The initial reaction was that a race condition was the most likely bet, and the OP said that it was possible but unlikely. Eventually, Roger Upole pointed out that it is possible for a delete to succeed without the file actually disappearing — if another process has the file open with FILE_SHARE_DELETE. In that situation the DeleteFile call succeeds but the file won’t actually disappear until the process with the share/delete handle closes the file! It turned out that TortoiseSVN’s cache mechanism was sometimes creating such a handle which meant that the check failed.

Amazing what you learn.

Essential Firefox & Thunderbird extensions

I use Firefox & Thunderbird as my main browser and mail client (respectively!) They’re both useful enough out of the box, but loads of people have published even more useful extensions which “enhance the user experience” as the blurb goes. I have a number of other addons installed, but my essentials are:


  • Nostalgy - forget about the folder window; just a few keystrokes will do everything you need.
  • Correct Identity - I serve a number of email addresses (from completely different domains) through one mailbox. This extension makes a good guess as to which hat I should be wearing to reply to an email, based on the “To” address.


  • Sage - no matter what other RSS reader I try, I keep coming back to Sage’s simplicity. It lacks a couple of things I might like, such as the ability to vary the refresh interval by feed, but it does what it does simply and well.
  • IE Tab - indispensable if you’re developing web pages or just trying to view the ones out there.
  • CSS Viewer - not as powerful as Firebug, but very handy for a quick check as to what’s going on with your page’s styling.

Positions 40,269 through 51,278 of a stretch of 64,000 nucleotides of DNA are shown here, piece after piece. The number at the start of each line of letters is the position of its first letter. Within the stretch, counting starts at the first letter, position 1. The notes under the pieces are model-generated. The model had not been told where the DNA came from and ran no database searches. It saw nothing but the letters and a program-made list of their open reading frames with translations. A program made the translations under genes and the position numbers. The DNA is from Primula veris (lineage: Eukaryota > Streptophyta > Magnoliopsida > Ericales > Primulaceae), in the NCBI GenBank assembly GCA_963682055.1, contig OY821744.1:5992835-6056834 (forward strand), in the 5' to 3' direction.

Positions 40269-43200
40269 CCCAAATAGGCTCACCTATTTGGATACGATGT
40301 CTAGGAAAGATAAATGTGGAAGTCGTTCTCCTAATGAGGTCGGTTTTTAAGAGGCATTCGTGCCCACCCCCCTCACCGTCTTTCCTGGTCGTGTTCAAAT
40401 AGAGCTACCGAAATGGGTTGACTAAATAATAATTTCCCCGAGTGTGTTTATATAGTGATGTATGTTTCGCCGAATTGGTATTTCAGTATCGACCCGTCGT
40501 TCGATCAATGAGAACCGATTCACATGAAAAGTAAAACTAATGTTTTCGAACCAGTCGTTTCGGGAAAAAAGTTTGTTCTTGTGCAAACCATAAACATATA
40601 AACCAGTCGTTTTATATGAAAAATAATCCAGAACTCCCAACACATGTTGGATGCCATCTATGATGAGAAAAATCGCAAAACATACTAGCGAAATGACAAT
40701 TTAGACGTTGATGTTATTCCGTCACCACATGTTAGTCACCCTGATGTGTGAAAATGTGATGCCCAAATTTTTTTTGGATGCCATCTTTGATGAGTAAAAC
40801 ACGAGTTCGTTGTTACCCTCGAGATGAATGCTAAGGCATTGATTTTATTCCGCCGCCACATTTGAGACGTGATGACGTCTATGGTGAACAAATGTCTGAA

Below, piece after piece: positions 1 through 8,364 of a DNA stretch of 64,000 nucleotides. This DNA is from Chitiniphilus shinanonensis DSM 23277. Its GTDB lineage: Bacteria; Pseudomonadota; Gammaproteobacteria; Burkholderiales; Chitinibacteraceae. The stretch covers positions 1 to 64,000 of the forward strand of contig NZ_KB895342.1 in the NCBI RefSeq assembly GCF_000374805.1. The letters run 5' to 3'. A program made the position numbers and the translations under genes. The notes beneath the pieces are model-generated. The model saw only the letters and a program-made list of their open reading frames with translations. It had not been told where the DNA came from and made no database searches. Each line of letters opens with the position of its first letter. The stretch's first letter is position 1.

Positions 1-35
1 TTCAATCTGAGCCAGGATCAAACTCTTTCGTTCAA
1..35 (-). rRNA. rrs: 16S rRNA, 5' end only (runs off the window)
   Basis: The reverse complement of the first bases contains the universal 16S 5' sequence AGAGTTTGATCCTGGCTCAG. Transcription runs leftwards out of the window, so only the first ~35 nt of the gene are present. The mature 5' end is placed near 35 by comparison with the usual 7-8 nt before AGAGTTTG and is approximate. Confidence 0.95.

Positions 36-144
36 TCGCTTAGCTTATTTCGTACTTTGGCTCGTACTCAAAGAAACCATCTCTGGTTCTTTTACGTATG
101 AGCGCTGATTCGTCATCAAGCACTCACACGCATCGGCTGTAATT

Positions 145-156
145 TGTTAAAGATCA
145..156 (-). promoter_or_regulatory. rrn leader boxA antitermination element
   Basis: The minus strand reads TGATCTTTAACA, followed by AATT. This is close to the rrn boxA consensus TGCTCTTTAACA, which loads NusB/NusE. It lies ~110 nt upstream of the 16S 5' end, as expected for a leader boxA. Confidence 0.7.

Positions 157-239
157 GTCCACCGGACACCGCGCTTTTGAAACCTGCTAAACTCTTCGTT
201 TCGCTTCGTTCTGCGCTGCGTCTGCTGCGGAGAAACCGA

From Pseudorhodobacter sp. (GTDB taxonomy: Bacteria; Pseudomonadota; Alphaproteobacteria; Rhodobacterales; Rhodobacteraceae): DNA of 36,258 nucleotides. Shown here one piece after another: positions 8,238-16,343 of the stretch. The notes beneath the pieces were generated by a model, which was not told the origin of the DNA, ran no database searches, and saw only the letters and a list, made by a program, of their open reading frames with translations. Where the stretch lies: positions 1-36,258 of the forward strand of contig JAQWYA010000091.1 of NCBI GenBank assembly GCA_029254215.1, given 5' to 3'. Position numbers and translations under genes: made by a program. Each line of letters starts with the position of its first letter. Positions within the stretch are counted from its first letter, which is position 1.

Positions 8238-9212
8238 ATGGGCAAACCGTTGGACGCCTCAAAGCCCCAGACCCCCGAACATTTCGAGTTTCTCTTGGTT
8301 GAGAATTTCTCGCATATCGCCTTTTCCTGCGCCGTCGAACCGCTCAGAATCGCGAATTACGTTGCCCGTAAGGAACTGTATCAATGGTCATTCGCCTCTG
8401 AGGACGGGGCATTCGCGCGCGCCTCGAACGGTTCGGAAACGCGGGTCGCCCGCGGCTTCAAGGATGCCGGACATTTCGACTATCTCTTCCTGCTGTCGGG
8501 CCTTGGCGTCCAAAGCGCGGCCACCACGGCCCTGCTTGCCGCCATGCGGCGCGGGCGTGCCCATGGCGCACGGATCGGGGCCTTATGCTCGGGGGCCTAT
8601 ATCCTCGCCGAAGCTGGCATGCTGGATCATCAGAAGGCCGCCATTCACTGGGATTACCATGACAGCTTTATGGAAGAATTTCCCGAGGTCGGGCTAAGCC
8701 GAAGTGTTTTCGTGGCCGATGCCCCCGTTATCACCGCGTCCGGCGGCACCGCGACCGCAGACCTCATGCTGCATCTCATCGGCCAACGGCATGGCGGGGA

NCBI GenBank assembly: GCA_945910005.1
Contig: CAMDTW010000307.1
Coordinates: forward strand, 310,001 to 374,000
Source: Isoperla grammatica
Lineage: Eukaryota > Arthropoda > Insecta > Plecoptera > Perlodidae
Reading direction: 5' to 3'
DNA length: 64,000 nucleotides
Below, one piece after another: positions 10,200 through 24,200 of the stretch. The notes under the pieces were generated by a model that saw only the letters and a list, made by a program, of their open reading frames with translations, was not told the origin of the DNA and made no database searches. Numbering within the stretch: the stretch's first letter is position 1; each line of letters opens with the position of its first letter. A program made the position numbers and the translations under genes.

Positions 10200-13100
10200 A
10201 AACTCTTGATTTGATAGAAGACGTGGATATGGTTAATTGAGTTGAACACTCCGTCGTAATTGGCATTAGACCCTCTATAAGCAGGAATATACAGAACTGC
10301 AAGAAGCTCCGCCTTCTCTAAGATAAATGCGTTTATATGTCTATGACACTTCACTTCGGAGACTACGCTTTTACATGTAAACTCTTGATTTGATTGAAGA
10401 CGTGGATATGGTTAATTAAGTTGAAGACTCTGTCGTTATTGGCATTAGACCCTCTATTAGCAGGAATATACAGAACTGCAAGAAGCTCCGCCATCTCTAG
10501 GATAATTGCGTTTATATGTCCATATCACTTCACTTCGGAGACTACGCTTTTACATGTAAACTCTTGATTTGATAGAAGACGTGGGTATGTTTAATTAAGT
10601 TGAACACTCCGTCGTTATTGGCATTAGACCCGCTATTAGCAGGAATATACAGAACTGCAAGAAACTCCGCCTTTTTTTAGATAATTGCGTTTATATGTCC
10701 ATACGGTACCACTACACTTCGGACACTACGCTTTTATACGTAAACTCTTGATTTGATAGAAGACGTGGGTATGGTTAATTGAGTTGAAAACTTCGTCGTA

sqlalchemy & IronPython — two to watch

Michael Bayer, the indefatigable author of Myghty, sqlalchemy and Mako is moving sqlalchemy forward apace. He’s recently proposed what I see as a sensible simplification of the varied query/select methods which sqlalchemy offers. I’ve been following sqlalchemy for a while. The trouble is that I’m first and foremost a SQL developer and first and foremost a Python developer. Trying to marry the two is something I find difficult. If I were a SQL dev who dabbled in Python, I’d just throw SQL statements around and do things with the results. If I were a Pythonista who needed some data, I’d use sqlalchemy (or SQLObject, or whatever) and be happy. Because I’m both I want the best of both worlds. Maybe sqlalchemy’s about to offer it!

In other news, Michael Foord (aka Fuzzyman) has started a wiki for IronPython recipes. It even got a mention on O’Reilly’s Windows DevCenter. (It’s only a shame they can’t spell Centre correctly ;). I keep meaning to have a look at IronPython, not least because it’s obviously the way Python is going to go on Windows at some point in the future. Better be on the ball before the game starts. (If that’s the metaphor I want).

Local Libraries

I’ve been visiting libraries all my life. I still have tickets to about 10 libraries (or, these days, county library groups) around the UK. Wherever I move to live or to work, one of the first things I do is to find the nearest libraries. The purpose of this post wasn’t really to encourage the continued support of library services by local authorities, nor to bemoan the pitifully small uptake among the youngsters I deal with from week to week at the club I run, nor to enter the ever-controversial debate as to whether libraries should be filling themselves with DVDs, computers, computer games and so on. So I won’t do that.